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New technologies are improving road safety
While riding a motorcycle with the wind in your hair provides the ultimate sense of freedom, it is also dangerous. Last year, there were 30,000 motorcycle accidents in Germany alone, 600 of which were fatal. The risk of dying in an accident is 18 times higher for motorcyclists than for drivers of passenger cars. The former group is thus the most at risk of all road users.
Bosch aims to make road traffic safer for motorcyclists and car drivers alike. In cooperation with its partners Autotalks, Cohda Wireless, and Ducati, the company is working on connecting motorcycles and cars so that the vehicles can speak to one another. The new technology makes the data sharing between vehicles possible within a radius of several hundred meters. Via “multi-hopping,” data on vehicle type, speed, position, and direction of travel can be transmitted from vehicle to vehicle. As a result, drivers are aware of an oncoming motorcycle long before it appears in their field of vision. This makes improved predictive driving possible. If the system detects a hazardous situation, it warns motorcyclists and car drivers with an acoustic warning as well as a warning signal in the cockpit.
According to Bosch accident researchers, almost one in three motorcycle accidents could be prevented with this technology. “We are creating a digital protective shield for motorcyclists,” says Dr. Dirk Hoheisel, member of the Bosch board of management.
Another Bosch project enhances the company’s commitment to improving road safety: Bosch recently entered a partnership with Sony Semiconductor Solutions with the aim of developing highly innovative video sensors for modern cars. The new camera technology will enable more precise data gathering on a vehicle’s surroundings, even in difficult lighting conditions, for instance when the sun is low. The technology will enhance both driver assistance and automated driving systems.
More information on the major Bosch components for automated driving can be found in this brief glossary.
Find out more about the Bosch commitment to safer roads under Sustainable Development Goal 3 in the Bosch Sustainability Report 2016.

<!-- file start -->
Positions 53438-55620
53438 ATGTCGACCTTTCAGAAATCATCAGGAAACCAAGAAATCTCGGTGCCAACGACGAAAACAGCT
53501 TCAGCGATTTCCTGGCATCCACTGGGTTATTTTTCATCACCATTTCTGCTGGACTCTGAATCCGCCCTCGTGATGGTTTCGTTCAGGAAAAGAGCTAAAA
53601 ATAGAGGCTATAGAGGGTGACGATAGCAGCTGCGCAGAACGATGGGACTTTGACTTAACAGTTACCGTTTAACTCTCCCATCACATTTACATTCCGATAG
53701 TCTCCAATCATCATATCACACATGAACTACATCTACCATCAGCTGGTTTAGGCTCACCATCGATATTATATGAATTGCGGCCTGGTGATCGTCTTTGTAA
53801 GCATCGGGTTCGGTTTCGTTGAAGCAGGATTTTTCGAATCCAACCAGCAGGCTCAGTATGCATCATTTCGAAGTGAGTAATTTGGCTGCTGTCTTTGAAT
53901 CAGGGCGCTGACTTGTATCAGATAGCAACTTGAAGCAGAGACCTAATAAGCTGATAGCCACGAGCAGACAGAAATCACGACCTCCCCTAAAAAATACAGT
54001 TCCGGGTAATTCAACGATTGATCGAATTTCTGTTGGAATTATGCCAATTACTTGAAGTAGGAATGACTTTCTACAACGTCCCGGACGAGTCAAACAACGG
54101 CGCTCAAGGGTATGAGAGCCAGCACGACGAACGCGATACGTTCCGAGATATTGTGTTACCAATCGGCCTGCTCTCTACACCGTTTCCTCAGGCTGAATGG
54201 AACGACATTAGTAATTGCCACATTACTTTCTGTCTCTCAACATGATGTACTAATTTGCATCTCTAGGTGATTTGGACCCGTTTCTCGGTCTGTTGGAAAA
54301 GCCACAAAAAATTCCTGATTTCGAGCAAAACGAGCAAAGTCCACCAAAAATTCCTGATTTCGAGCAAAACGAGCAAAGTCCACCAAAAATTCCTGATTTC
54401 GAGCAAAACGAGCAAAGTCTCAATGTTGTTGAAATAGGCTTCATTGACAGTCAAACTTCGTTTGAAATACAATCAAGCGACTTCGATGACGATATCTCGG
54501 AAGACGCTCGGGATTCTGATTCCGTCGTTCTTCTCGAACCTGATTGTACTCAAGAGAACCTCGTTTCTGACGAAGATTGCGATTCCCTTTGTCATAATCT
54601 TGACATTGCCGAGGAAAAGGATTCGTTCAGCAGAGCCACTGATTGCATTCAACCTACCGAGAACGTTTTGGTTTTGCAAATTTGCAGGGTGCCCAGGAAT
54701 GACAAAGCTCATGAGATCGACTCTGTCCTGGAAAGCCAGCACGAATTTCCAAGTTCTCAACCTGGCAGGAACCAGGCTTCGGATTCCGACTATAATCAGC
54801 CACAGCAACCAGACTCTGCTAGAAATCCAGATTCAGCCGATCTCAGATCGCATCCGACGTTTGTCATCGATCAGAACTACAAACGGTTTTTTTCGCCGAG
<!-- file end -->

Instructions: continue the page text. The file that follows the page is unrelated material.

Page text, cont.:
Automated driving is making heavy-duty trucks more efficient and safer
According to a recent PricewaterhouseCoopers (PwC) study entitled “The era of digitalized trucking: transforming the logistics value chain”, the trucks of the future could be more eco-friendly and more economical as automation gradually progresses.
Bosch solutions are also contributing to this progress, and thus helping make long-haul commercial traffic more sustainable. “Networked and automated commercial vehicles are the future, and we want to make a major contribution to shaping it,” said Dr. Markus Hayn, member of the Bosch board of management, at the 66th IAA Commercial Vehicles, during his presentation of the VisionX concept. Using a 40-ton truck as an example, the concept describes how the truck of the future could look. It will comprise cutting-edge technology and a hybrid drive, and will be partially automated.
VisionX makes platooning possible, meaning that a truck lines up in a convoy the moment it drives on the highway. The trucks are connected to one another, and can thus synchronize their acceleration, braking, and steering behavior. Moreover, via the Bosch IoT cloud, they can share information with each other on routes, traffic, and detours in real time. This makes it possible to reduce down time to a minimum, and to provide early warning of hazards and roadblocks. This, in turn, enables steady driving and helps avoid sudden braking and subsequent acceleration. At the same time, platooning technology makes it possible for trucks to drive up closer to the vehicles ahead, and this reduces aerodynamic drag. In this way, fuel savings of up to 11 percent will be possible in the future. According to the Bosch VisionX concept study, powertrain electrification is also contributing to making trucking more efficient, as it significantly increases the resource efficiency of long-haul travel.
More information on the VisionX concept study can be found here.
At Auto China 2014, Bosch showed why the future of the car is driverless.
Bosch used the international industry event to present its latest developments in the field of automated driving and give visitors an insight into what the future holds for driving. The first highly automated vehicles could go into series production as early as 2020.
“Automated driving can dramatically reduce the number of accidents and thus greatly improve safety on the roads,” says Volkmar Denner, Chairman of the Board of Management at Bosch. According to estimates, around 1.2 million people are killed in traffic accidents every year, most of them caused by driver error. With this in mind, more than 5,000 engineers at Bosch are working to develop automated safety and assistance functions. These include the predictive emergency braking system that prevents rear-end collisions at low speeds. The lane-keeping assist system also improves safety by automatically steering in the opposite direction if the vehicle strays too close to the lane markings.
Automatic driving systems also score highly when it comes to cost-effectiveness. Even today, on-board assistants can already assess current traffic situations, avoid jams or construction sites, and thus help to reduce fuel consumption.
However, such highly automated driving systems are just a stepping stone. Bosch is currently working on optimizing and networking various applications. The aim is to have the first self-steering vehicles on the roads by 2030. All the user will need to do is specify the destination the car is to take him to. This is one technological leap forward that has the potential to save lives.